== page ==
Student Introduction

When students make and create they are proud of what they make.  They feel good about what they make.  Questions that come to mind are how much of school work actually makes kids feel this way?  How can I have kids do more work like that?

Introduction

Andrew Goodin is a makerspace teacher at Grand Center Arts Academy and has been for the last three years. From the beginning Andrew had students design and create working solutions to real problems by using the D School Design Thinking Process.  He models design thinking in the makerspace by using it to continually improve the learning opportunities available. The results with students are impressive and Andrew has set up a fantastic example of what a makerspace is capable of in a school setting.

Andrew's Story

He started out discussing teaching with teachers and about how to make it better.  They started with a problem.  Kids needed computers in Andrew’s chemistry class.  Mastercard donated some computers and Andrew and his teacher friend Greg started a group called Tech Army after school.  This was a group of kids passionate about technology.  Kids gained a few skill in repairing hardware and loading software and were able to get computers up and running in Andrew’s class within three months.  He then began to question how he could engage kids in more learning like this.

This led to the next pilot program of makerspace at Grand Center Arts Academy in 2011.  It started small on Fridays only for one semester. Their budget was $100 for the entire year.  They made good friends with people who could give them resources and consumable material very quickly.  It was low tech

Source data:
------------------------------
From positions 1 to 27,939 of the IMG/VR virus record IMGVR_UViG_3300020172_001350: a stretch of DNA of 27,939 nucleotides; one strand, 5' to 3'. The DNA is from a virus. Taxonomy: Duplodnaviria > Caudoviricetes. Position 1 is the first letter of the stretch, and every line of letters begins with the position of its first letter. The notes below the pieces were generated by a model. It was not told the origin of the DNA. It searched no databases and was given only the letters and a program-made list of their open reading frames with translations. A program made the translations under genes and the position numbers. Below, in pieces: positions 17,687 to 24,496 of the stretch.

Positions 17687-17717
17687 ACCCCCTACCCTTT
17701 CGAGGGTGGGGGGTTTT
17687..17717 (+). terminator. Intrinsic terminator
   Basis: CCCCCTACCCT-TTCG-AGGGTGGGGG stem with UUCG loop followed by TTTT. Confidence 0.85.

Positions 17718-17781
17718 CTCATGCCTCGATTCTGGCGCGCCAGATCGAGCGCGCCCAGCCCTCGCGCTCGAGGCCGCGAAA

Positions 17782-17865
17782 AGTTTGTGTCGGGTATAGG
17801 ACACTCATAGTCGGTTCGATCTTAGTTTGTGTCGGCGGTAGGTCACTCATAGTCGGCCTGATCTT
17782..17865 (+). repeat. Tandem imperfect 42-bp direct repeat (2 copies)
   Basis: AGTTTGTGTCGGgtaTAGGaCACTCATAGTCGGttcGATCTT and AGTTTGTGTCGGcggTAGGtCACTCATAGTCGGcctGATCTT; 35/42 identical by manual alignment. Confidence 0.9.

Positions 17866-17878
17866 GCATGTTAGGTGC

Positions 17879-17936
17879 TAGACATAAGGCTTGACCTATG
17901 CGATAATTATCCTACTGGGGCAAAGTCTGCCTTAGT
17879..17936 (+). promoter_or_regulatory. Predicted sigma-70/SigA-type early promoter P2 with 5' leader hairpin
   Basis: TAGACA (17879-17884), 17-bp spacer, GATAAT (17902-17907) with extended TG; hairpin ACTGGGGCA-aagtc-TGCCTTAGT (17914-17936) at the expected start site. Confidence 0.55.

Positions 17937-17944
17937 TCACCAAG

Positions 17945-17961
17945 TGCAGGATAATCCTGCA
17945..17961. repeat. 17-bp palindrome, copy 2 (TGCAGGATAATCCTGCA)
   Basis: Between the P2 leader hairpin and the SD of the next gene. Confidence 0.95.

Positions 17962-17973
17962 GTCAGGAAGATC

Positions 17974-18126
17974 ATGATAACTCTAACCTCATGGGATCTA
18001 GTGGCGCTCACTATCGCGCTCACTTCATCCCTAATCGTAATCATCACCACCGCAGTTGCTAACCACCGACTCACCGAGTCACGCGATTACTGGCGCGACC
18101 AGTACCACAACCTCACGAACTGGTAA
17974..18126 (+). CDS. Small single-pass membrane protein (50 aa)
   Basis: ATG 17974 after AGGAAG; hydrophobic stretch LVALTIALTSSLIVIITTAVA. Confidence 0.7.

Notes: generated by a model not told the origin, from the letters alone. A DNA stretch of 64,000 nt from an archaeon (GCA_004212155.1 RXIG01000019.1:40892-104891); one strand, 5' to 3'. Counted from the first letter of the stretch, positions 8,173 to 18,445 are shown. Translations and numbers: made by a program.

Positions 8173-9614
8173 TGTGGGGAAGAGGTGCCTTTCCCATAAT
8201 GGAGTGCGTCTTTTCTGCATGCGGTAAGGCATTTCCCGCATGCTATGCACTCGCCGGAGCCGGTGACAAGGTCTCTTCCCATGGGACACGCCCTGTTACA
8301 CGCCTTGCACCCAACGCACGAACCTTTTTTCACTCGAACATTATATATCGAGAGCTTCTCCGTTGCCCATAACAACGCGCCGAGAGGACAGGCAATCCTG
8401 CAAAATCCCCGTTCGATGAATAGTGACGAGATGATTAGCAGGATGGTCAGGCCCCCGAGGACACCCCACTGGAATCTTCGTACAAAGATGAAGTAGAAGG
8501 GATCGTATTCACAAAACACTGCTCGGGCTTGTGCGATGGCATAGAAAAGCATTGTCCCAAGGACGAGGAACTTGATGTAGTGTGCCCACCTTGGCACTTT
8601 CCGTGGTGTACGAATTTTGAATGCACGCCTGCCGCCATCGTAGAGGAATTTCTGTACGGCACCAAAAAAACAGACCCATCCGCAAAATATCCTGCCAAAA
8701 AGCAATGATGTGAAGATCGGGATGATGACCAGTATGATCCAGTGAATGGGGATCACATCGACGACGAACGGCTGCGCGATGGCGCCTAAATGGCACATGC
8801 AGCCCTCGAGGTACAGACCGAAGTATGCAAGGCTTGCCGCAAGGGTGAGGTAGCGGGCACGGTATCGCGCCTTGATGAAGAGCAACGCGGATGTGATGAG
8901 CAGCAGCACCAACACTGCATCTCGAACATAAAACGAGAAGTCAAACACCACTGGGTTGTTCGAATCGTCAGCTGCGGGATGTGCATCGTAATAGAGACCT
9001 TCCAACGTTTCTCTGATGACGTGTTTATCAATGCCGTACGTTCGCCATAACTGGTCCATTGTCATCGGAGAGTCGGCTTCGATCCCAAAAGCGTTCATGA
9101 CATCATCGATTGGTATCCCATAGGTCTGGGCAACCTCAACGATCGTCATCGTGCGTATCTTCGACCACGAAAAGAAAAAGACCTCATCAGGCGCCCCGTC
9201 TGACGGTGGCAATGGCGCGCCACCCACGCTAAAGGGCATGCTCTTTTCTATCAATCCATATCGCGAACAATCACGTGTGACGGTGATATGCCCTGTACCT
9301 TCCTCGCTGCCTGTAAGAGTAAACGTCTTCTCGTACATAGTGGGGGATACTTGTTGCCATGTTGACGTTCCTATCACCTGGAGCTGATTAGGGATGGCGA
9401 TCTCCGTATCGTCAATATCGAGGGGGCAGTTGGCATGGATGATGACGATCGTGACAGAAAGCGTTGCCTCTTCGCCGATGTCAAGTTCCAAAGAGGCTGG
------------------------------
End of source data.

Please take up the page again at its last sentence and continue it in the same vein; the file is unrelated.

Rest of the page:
The following year in 2012 Andrew was hired on to do makerspace full time at Grand Center Arts academy.  

What does a typical day look like?

Makerspace is now a hybrid at GCA.  Andrew has more formal elective classes as well as time where students can drop in.  Everyday Andrew works on different skill building projects with kids in his classroom as well as individual projects that kids pick.  Seniors are now including their makerspace work as a part of their school portfolio that is submitted to colleges.  Andrew works with middle through high school age students.  

What are your goals and how do you know makerspace is working?

Goal 1:  Students use Design thinking applied to a problem.  By the end of the class students should be able to be a voice at the IDEO shopping cart challenge.  

Goal 2: building creative confidence by allowing kids to learn through failures and gain familiarity with certain tools.  

Goal 2.1Students build work in their digital portfolio so that it can be submitted to an open portfolio college after graduation

What would you say to someone starting a makerspace?

Start with design thinking and model design thinking to improve your makerspace.

Andrew credits the success that his makerspace is to implementing design thinking and continuing to iterate. 

Makerspace is not plug and play.  Different places will place different demands. 

Makerspaces do not look all the same, and they shouldn’t.  Makerspaces need to be flexible and need to be designed for the space and the users.  

What are some resources on Makerspace?

Invent to Learn- what is a makerspace, mindset, and how to start

Makerspace Playbook for schools- minus the tools section

Andrew’s Tumblr  with many book recommendations

How to contact Andrew and see the work his kids are doing. 

Makerspace Blog:  gcaamakerspace.wordpress.com

Makerspace Twitter:  @gcaamakerspace 

Makerspace Instagram:  @gcaamakerspace 

Personal Twitter:  @Mr_makerspace 

Outro

Connected Learning Playdate!

Waterway Car Wash-  Get a perk card for discounts as a teacher!

Who should we interview next?  email me at patrick@connectedlearningstl.org

Comment